Origin of contraction
Related formscon·trac·tion·al, adjectivenon·con·trac·tion, nouno·ver·con·trac·tion, nounre·con·trac·tion, noun
Examples from the Web for contraction
“The regime army is in a state of contraction,” says Mustafa Sheikh, the head of the rebel Free Syrian Army.
Megan: So let's start with the contraction of the market for lawyers: do we know what's causing it?
If that contraction has continued over the summer, we call it a recession.
The increase in public payrolls was helping to offset the contraction of private ones.A Secret the Republicans Know But Will Never Admit|Michael Tomasky|June 11, 2012|DAILY BEAST
As a result the U.S.—and the world—economy experienced 12 successive quarters of contraction.
Varnish, when at a certain temperature, is susceptible of contraction when any colder body is brought in contact with it.Practical Carriage and Wagon Painting|Mayton Clarence Hillick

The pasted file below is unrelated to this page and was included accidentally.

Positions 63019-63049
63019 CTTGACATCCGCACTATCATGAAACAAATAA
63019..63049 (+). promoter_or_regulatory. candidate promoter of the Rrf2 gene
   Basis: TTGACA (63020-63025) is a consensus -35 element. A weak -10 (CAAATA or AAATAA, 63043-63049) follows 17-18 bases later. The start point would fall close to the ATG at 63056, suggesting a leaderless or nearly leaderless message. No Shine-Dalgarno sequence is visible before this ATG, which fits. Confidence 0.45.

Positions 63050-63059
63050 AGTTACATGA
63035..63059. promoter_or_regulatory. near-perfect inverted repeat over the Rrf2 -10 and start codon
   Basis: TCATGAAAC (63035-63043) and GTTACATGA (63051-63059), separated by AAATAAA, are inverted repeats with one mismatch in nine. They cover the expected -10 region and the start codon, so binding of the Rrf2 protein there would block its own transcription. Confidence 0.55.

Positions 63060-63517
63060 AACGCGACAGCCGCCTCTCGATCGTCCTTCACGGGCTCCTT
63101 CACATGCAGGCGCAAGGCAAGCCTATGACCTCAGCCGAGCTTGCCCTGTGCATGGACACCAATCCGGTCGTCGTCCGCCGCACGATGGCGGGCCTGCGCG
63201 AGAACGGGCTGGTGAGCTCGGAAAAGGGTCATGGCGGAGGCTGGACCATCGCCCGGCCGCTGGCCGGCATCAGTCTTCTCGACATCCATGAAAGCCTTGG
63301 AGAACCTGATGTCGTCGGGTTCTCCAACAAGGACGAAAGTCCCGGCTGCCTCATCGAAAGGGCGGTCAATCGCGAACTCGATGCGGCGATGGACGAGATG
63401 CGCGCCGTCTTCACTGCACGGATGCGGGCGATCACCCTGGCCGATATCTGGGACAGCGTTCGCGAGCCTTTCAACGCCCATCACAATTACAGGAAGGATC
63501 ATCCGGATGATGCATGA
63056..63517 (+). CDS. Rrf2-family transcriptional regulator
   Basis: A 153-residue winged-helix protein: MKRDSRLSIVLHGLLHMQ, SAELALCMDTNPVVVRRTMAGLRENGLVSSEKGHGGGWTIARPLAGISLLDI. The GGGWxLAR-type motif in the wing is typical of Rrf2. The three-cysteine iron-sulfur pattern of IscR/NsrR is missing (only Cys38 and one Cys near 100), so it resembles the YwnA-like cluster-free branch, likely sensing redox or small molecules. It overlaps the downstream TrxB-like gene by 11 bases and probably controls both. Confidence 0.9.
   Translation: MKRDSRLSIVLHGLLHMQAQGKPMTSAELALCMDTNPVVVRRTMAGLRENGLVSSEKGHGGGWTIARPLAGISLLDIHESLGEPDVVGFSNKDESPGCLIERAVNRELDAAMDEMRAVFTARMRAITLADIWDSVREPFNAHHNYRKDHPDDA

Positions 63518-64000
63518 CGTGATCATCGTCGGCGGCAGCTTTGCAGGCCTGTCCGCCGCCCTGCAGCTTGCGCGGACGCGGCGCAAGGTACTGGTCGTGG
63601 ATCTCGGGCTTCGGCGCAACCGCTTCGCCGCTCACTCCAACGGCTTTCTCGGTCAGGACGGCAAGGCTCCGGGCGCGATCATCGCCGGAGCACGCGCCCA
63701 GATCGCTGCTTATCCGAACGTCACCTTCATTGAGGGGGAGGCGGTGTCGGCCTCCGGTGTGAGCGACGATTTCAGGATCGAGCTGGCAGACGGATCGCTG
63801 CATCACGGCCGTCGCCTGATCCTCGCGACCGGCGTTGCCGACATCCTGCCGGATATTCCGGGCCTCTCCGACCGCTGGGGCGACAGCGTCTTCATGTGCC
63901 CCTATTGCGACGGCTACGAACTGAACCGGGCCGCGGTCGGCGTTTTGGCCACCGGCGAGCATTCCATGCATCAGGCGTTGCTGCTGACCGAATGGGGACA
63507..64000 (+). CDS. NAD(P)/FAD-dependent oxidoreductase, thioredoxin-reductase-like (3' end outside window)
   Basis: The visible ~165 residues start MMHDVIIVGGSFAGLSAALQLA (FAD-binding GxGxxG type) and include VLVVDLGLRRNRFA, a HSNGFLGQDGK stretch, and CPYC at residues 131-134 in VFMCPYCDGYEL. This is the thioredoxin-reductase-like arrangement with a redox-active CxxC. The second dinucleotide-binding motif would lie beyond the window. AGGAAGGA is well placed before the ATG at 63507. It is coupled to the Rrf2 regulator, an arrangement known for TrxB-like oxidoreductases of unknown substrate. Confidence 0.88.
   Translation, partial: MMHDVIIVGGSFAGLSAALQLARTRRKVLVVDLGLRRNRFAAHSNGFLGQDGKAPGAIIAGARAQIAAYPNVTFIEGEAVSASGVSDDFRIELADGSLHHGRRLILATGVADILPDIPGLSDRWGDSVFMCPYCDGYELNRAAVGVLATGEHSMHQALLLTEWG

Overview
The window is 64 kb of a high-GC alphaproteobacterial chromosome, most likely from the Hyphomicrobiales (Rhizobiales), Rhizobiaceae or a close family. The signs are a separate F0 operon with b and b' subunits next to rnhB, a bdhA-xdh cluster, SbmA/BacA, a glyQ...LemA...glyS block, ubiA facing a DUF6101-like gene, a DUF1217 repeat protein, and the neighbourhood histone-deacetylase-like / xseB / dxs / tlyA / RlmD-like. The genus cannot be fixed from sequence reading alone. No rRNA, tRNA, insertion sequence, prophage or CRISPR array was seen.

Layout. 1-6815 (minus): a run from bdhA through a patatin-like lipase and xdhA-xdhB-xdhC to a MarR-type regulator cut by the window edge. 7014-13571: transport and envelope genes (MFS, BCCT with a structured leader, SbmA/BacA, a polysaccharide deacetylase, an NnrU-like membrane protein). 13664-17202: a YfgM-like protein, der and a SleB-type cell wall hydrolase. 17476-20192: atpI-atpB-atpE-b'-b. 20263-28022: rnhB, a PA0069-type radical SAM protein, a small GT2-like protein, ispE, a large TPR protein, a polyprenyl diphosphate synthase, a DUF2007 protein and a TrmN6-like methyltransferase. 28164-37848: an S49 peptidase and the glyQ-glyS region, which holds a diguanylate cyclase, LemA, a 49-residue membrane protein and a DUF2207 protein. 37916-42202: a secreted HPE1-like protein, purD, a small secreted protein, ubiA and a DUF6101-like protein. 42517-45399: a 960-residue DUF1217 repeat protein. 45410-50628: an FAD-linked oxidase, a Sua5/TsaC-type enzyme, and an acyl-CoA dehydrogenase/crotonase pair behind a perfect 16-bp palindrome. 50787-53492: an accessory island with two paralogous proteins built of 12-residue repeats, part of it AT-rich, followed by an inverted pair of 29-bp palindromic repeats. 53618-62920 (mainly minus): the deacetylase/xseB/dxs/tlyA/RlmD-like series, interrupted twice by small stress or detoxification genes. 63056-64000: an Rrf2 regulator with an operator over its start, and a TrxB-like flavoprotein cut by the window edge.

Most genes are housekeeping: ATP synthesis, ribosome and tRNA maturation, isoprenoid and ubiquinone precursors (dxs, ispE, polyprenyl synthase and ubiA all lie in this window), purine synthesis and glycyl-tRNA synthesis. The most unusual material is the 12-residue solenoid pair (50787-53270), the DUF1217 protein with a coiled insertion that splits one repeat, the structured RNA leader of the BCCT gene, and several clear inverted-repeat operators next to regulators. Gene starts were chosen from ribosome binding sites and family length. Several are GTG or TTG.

If sufficient care be taken to prevent their entrance, the contraction of the disease can be absolutely prevented.The Eugenic Marriage, Volume IV. (of IV.)|Grant Hague
The contraction is accomplished through the vigorous drawing together of the central bundle of muscles at the brow.Criminal Psychology|Hans Gross
This results in a slightly depressed cicatrix, which happily, however, shows but slight tendency to contraction.
Schapiro has reported a case of expiratory "spasm" due to contraction of the buccinators.Tics and Their Treatment|Henry Meigne
British Dictionary definitions for contraction
Derived Formscontractive, adjectivecontractively, adverbcontractiveness, noun
Medicine definitions for contraction
Science definitions for contraction
Culture definitions for contraction
A word produced by running two or more words together and leaving out some of the letters or sounds. For example, isn't is a contraction of is not.